Br Noonan was Superior General of the Congregation from 1930 to 1949. He was anxious to reduce the reliance on corporal punishment and he admonished those who were intemperate in its use. There are some grounds for believing he did keep down its excessive use during his tenure of office. Letters written by him make it clear that the management of the Congregation knew excessive and frequent use of corporal punishment was a problem from the beginning of the period of this inquiry.
The severity of the punishment meted out to the boys to warrant this extraordinary reprimand was not disclosed, but Br Sebastien did not mend his ways and continued to punish boys excessively. Evidence of his subsequent conduct was found in a letter to him in 1937 from the Superior General, Br Noonan, who made it clear that he deplored severe physical punishment: In order to make your life more pleasing to God by fidelity to your obligations I wish to point out two rather serious faults mentioned in the suffrages I received about you. One is your severity to the boys. This is indefensible; it is in every way against the canons of the teaching profession. Punishment in a moderate way is allowed; but severity is altogether to be avoided. It injures the boy’s feelings and never produces real improvement. Let Christ be your Model; He was meek and kindness itself, yet He was the greatest Teacher the world has ever known. Do not imagine you have discovered better methods in harshness and severity.
In a similar letter in 1935, Br Noonan wrote to Br Jules6 in Artane: You incline to the harsh side in school both in language and in inflicting bodily pain. Pupils hate sarcasm and they have a keen sense of what is just and fair in punishment. If you would secure respect for yourself and for your teaching be kind and just towards your pupils. It is said you are a poor student yourself. Perhaps it is due to your failure to make preparation for your work as a teacher that your pupils are made to suffer doubly.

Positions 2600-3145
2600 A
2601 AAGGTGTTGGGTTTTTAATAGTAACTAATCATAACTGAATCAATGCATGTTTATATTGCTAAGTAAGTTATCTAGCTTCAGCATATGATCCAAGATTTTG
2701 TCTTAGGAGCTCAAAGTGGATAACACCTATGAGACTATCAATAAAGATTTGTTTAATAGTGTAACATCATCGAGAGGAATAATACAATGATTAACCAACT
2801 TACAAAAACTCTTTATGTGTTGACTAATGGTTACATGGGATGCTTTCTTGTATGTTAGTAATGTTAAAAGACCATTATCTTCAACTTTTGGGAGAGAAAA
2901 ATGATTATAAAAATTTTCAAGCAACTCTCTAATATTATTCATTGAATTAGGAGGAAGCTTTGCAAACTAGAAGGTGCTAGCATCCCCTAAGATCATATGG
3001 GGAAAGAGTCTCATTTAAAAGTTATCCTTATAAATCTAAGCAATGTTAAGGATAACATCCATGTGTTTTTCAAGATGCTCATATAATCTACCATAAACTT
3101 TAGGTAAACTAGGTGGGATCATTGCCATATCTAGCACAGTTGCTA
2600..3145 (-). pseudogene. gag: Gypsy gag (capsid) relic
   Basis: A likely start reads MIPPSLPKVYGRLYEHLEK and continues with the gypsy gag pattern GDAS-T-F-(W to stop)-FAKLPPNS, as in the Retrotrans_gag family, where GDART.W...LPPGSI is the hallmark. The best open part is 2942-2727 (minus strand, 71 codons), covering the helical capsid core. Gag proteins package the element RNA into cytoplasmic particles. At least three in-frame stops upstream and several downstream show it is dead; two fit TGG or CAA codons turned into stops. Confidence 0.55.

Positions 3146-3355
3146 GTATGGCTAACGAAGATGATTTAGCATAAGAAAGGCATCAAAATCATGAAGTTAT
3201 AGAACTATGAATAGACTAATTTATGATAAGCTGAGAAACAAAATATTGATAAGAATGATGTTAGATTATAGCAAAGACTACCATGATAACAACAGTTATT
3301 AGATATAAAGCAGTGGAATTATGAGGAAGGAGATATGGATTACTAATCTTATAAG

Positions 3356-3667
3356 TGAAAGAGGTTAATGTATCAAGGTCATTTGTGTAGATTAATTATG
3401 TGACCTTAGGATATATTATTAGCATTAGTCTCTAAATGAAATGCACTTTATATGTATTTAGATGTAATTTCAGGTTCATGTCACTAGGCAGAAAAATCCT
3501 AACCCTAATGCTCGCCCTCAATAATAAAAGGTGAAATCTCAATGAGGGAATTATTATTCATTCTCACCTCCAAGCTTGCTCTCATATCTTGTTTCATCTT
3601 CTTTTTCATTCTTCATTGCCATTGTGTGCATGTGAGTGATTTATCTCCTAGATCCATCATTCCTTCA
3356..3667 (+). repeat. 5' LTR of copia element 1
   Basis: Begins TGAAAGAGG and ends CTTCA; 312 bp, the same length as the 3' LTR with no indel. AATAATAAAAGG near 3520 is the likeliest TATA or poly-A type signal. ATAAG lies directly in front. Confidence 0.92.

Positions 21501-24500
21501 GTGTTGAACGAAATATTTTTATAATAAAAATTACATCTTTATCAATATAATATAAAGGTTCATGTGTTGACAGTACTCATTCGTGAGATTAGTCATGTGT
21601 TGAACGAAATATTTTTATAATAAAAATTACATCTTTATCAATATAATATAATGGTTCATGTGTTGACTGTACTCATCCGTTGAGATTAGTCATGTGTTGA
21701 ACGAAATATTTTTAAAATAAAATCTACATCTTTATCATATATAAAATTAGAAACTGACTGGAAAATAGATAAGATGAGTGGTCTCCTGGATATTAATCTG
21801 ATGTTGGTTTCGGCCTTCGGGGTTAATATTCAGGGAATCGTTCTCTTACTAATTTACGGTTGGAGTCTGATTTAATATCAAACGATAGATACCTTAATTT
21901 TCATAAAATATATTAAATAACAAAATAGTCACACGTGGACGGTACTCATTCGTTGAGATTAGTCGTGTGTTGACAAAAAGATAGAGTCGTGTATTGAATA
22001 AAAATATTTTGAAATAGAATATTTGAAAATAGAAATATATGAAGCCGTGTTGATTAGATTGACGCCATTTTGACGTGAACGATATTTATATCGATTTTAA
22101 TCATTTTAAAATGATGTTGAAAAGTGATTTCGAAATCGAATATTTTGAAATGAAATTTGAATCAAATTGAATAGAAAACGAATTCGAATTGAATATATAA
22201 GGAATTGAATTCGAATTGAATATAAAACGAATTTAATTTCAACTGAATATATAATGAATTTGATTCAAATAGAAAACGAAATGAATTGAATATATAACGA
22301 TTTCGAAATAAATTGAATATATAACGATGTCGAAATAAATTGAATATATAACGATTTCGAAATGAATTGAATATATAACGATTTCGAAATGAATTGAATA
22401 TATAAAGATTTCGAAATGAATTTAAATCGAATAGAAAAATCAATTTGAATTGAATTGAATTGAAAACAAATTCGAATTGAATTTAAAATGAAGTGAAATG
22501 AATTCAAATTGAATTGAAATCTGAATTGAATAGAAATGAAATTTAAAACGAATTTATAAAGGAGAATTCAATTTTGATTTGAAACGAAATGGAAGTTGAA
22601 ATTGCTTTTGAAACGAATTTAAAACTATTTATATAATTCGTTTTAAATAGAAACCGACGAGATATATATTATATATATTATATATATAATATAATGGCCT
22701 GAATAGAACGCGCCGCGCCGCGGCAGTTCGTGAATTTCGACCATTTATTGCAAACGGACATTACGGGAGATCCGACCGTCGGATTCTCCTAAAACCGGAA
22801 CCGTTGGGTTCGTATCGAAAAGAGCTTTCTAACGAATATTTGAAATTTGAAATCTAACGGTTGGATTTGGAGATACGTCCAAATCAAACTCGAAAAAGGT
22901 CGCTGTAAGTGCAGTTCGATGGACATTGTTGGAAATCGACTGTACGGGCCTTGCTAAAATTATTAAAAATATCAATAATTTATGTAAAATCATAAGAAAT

Br Beaufort8 was on the staff of Artane throughout the 1940s and early 1950s, having previously worked in Tralee,9 where he received a letter from Br Noonan, Superior General of the Congregation, warning him about his temper and the risk he posed of causing serious bodily harm to the boys: A still more dangerous weakness in you was mentioned in the suffrages. You are passionate in your dealings with the boys. In fact at times you show so little control of your temper that you are in danger of inflicting serious bodily harm on the boys by your manner of correcting them. Watch yourself and pray to God to give you some of His meekness and forbearance. Never punish a boy in any way except what is permitted by the Rule. Forgive easily the small failings of your pupils and in this way more good will be done than by harsh treatment.
The Investigation Committee heard evidence from complainants about Br Beaufort. A witness recalled an example of his temper, when he suffered the kind of serious bodily harm apprehended by Br Noonan. Br Beaufort thought that the boy was laughing at him in class and responded impetuously: he jumped straight at me, picked me up, threw me like a dog around the place. I hit desks, hit the floor. I landed after some time on the floor. The commotion of boys screaming had brought Br Quintrell,10 who was in 11 school, which was the next school, he flew in and pulled him off. I know I was unconscious, and I know to God that if it hadn’t been for him coming in, I do not think I would be here today, in all honesty. The attack was vicious. Moments later, he was apologising, crying.